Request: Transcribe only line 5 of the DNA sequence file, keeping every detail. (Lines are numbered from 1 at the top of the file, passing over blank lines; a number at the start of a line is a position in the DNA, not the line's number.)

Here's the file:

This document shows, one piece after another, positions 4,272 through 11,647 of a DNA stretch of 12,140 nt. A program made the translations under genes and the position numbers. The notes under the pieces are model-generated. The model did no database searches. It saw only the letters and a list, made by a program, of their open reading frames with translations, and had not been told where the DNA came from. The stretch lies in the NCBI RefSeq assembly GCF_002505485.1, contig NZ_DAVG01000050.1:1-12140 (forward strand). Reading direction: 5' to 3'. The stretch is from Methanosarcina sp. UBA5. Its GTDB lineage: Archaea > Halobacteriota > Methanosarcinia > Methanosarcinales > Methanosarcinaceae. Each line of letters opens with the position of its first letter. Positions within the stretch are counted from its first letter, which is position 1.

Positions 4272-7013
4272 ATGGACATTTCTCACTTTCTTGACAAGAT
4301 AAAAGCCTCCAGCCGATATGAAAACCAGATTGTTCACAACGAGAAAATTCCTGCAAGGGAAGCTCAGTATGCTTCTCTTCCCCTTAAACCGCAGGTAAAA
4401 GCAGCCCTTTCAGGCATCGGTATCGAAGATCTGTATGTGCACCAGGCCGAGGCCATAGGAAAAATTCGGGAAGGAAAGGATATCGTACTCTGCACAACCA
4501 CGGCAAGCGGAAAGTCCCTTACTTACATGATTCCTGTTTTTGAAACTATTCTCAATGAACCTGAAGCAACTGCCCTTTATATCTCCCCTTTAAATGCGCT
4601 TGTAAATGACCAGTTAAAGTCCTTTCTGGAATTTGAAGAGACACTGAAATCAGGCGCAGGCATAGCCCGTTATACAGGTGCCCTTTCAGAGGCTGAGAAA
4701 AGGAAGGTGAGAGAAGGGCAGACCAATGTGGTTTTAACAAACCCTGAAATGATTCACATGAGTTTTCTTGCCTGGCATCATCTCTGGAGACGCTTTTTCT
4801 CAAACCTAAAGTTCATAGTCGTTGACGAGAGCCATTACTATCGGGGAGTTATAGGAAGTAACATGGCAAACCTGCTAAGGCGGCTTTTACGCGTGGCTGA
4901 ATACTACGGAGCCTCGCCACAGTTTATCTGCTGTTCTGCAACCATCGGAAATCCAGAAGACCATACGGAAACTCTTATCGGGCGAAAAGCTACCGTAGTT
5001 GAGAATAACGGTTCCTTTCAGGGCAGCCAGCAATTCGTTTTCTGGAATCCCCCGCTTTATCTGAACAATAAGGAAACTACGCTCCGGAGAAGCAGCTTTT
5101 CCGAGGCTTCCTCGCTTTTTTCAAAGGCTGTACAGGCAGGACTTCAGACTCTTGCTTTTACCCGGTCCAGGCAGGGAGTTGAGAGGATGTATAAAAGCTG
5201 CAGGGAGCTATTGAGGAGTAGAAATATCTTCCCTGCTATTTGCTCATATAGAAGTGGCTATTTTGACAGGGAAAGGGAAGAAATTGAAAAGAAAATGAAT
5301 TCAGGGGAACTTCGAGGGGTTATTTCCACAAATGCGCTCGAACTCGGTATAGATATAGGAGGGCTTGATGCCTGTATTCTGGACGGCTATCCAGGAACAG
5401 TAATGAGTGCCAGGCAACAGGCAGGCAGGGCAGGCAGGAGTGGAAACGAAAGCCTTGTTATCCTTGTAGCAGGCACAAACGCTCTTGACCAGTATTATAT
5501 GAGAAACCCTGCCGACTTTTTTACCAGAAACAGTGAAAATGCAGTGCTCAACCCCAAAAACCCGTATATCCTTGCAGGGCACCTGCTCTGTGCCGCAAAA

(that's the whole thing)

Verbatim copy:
4401 GCAGCCCTTTCAGGCATCGGTATCGAAGATCTGTATGTGCACCAGGCCGAGGCCATAGGAAAAATTCGGGAAGGAAAGGATATCGTACTCTGCACAACCA